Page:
Broader installation of home fire sprinklers would save thousands of lives (USFA). Installing home fire sprinklers uniquely protects residents, property and the firefighters who respond to fires in these structures. According to the NFPA, the 2021 civilian fire death rate was 89% lower in structures with installed fire sprinklers. The rate of firefighter injuries was 60% lower in fires with sprinklers than in fires without sprinklers.

Home Fire Activation

If a fire occurs, the sprinkler closest to it activates automatically, in response to the high heat from a fire. That controls (often extinguishes) the flames, reduces the spread of toxic and damaging smoke and provides time for occupants to escape. When sprinklers are present, fire is kept to the room of origin 96% of the time (NFPA).  In most home fires, only one or two sprinklers will control the blaze. In fires in unsprinklered homes, the toxic smoke spreads widely and more area is exposed to heat, smoke, and fire. This requires more water to be used for suppression with powerful fire department hoses. This greatly increases water and fire damage to the structure and contents.

First Responders

Installing home fire sprinklers helps communities in many ways, including protecting first responders from fire and exposure hazards. Todays home fires are dangerous for firefighters as well as occupants.  Firefighters are 11 times more likely to be injured fighting structure fires; 87% of their injuries occur there (USFA 2019). The risk is not limited to fire exposure. Firefighters today face a 9% increase in cancer diagnoses and a 14% increase in cancer-related deaths, compared to the general population in the U.S. (National Institute for Occupational Safety and Health 2017)


Home fire sprinklers also protect property and the environment. In 2010, FM Global conducted a groundbreaking study of the environmental impact of fire sprinklers. Their research proved that sprinklers are green:

  • Greenhouse gas emissions were cut by 97.8%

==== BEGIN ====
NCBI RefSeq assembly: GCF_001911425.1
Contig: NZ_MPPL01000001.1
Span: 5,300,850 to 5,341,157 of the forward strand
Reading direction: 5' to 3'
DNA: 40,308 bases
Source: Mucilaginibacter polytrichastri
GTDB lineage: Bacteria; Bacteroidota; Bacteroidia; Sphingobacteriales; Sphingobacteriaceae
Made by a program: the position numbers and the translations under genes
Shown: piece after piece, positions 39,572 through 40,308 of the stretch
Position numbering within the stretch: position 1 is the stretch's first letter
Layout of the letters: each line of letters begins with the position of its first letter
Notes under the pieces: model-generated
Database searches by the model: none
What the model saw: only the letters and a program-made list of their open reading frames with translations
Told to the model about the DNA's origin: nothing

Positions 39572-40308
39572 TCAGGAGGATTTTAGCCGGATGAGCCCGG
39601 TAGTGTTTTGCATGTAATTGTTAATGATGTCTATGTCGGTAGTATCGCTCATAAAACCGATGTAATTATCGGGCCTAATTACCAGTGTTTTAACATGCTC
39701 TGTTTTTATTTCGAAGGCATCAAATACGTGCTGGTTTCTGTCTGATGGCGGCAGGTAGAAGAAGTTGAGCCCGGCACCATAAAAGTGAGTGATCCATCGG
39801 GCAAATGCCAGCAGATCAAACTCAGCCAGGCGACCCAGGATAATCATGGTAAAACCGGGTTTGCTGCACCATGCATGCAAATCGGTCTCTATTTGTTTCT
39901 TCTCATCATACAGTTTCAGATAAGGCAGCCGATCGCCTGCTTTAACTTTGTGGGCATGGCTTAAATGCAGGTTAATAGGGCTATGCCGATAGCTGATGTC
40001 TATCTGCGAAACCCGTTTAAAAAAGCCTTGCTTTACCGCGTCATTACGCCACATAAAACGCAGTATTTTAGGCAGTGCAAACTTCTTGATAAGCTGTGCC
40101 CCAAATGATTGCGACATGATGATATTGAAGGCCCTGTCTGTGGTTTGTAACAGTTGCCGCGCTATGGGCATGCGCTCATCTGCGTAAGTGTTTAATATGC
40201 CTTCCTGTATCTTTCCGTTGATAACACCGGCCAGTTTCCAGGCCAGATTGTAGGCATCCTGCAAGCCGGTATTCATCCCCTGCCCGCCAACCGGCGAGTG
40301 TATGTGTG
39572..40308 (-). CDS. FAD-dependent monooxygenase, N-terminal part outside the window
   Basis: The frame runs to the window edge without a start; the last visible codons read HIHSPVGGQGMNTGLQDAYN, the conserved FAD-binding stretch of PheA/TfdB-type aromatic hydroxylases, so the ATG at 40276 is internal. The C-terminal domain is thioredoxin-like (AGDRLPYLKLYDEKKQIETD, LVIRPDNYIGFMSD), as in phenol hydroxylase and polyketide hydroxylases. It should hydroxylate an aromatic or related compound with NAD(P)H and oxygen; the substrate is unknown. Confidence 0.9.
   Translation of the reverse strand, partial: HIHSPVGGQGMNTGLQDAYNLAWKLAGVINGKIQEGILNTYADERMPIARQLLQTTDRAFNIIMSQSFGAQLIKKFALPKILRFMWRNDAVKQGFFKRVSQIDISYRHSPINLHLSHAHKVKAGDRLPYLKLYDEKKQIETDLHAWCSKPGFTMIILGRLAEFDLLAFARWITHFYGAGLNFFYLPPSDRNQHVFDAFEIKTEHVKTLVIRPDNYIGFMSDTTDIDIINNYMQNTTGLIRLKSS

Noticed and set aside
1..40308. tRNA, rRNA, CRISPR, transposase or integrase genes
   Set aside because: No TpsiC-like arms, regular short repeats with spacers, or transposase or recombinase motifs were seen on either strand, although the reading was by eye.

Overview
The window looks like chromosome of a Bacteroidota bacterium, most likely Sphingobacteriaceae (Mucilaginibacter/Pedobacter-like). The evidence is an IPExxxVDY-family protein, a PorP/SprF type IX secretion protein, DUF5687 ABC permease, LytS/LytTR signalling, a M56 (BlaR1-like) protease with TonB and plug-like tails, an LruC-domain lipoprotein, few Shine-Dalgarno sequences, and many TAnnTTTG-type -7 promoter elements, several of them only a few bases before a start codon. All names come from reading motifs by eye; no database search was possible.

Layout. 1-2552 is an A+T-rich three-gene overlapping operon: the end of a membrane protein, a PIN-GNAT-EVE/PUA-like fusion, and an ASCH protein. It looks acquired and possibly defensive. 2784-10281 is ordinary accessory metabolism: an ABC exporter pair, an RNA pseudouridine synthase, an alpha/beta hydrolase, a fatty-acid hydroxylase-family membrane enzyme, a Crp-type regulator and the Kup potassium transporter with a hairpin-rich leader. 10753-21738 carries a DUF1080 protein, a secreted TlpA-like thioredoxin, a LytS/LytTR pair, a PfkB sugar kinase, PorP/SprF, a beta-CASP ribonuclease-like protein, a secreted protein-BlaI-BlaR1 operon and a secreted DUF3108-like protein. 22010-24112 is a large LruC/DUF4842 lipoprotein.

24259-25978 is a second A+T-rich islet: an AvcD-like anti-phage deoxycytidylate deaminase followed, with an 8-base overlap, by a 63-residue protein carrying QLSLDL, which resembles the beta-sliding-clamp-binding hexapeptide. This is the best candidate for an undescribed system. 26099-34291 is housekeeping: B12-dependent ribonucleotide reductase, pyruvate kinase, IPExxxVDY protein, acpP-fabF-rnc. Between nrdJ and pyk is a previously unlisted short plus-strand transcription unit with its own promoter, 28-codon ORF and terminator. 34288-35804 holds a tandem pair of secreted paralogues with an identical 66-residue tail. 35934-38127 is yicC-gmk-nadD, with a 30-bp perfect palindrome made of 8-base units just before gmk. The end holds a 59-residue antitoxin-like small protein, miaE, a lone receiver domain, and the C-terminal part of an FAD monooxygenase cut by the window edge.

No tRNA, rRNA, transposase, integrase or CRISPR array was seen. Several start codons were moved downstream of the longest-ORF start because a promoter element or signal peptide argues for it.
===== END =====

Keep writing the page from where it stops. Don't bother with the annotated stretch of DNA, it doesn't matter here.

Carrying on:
• Water usage was reduced between 50% and 91%
  • Fewer persistent pollutants, such as heavy metals, were found in sprinkler wastewater versus fire hose water
  • The high pH level and pollutant load of non-sprinkler wastewater are an environmental concern

In 2021, FM Global reaffirmed this important study, publishing the Environmental Impact of Residential Fires Review, documenting that since 2010:

  • 1.8 billion lbs. of greenhouse gases have been emitted into the atmosphere due to the lack of home fire sprinklers.
  • Installed home fire sprinklers would have reduced greenhouse gas emissions by 97% to 54 million lbs.


Todays homebuyers want smarter homes. In a recent national fire safety survey* of more than 2000 adults of all ages, 86% said fire safety was important as they look to buy a new home. After learning how home fire sprinklers work, 80 percent of millennials, the largest age group buying homes, said they would prefer to buy a home with fire sprinklers.

  • HFSC Omnibus survey with Opinium, surveying a nationally representative sample of more than 2,000 US adults.

NFPA Reports:

US Experience with Sprinklers, Marty Ahrens October 2021:

Fire Loss in the United States During 2020, Marty Ahrens and Ben Evarts September 2021:

Plan Submission

For all residential and commercial building plans submisison, please contact Battalion Chief Bruce Boyle.